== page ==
Thursday, September 15, 2005

Canadian Mounties reached St. Bernard before troops did

From SF Gate (edited):

The parish that feds overlooked Canadian Mounties reached St. Bernard before troops did
Cecilia M. Vega, Chronicle Staff Writer

St. Bernard Parish, Louisiana -- For five days, the world forgot about St. Bernard Parish.

Just across the Mississippi River from New Orleans and only a 15-minute drive from Bourbon Street, the parish received no U.S. government assistance in the first days after Hurricane Katrina struck.

The 6,000 residents stranded in its mix of marshland, oil refineries, blighted houses and sprawling new subdivisions were left to fend for themselves, including 34 people who died in a nursing home here.

"I guess nobody knew we were here," said St. Bernard Parish Councilwoman Judy Hoffmeister, who on Wednesday recalled being trapped on the roof of a building, awaiting rescue, on the night of the storm. "Why wouldn't somebody say, 'Where's St. Bernard.' "

At first, the only rescuers on hand were the residents and officials of St. Bernard Parish. Two days after Katrina hit, a team of Canadian Mounties from Vancouver showed up to help, and a sprinkling of officials from neighboring parishes paid visits, but it would be days before there was any sign of assistance from the United States government.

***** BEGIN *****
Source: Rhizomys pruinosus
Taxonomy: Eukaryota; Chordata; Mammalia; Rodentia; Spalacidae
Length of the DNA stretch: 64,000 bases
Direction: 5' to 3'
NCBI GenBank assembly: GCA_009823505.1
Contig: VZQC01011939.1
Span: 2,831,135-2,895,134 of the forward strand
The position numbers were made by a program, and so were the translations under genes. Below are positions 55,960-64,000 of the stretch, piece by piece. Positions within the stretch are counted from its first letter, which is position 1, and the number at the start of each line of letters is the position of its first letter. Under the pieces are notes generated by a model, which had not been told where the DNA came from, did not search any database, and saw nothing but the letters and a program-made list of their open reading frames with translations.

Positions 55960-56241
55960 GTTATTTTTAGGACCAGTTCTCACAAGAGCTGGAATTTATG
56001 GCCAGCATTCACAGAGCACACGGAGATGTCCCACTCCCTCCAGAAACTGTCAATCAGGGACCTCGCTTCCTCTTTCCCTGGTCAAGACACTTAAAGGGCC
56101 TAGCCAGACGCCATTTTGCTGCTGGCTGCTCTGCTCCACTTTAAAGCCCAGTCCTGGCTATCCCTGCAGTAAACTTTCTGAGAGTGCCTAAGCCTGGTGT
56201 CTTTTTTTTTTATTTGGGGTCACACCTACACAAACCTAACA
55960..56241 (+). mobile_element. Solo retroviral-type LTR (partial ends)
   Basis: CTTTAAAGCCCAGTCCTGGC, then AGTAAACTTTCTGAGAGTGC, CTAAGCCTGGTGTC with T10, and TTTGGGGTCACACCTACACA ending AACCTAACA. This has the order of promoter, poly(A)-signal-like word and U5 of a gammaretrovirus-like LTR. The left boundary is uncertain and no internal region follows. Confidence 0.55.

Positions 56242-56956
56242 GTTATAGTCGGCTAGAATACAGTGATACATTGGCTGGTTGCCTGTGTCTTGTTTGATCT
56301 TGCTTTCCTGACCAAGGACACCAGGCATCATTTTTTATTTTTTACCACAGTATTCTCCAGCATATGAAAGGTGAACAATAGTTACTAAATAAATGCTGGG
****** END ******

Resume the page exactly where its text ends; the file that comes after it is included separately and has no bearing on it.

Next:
"I'm saying, where's the Department of Defense?" said parish Sheriff Jack Stephens. "The Canadians can show up, but the Department of Defense can't get to St. Bernard Parish?"

The military eventually made food drops from helicopters, and locals insisted soldiers leave with a load of evacuees every time they landed.

But 17 days after the storm, the resentment still runs deep.

"It was the worst response to the worst catastrophe ever," said Stephens, sitting in his department's new command post, a floating barge on the Mississippi that deputies commandeered because they had nowhere else to go. "While all of this s -- is going on here, the Louisiana National Guard is right on the other side of the parish border, and they weren't here because they were evacuated."

Around the New Orleans area, the finger-pointing began immediately after Katrina hit. The city's Mayor Ray Nagin blasted federal officials for being slow to respond and questioned whether the delay was because so many of the stranded hurricane victims were black. The president of another neighboring parish cried on national TV and pleaded for help. And on Wednesday, Louisiana Gov. Kathleen Blanco continued the criticism against the Federal Emergency Management Agency, saying it was taking too long to collect the dead.

In St. Bernard, officials hesitate to name names, but their message was clear.

"They were worried about terrorists more than they were about disasters," parish President Henry Rodriguez Jr. said Wednesday.


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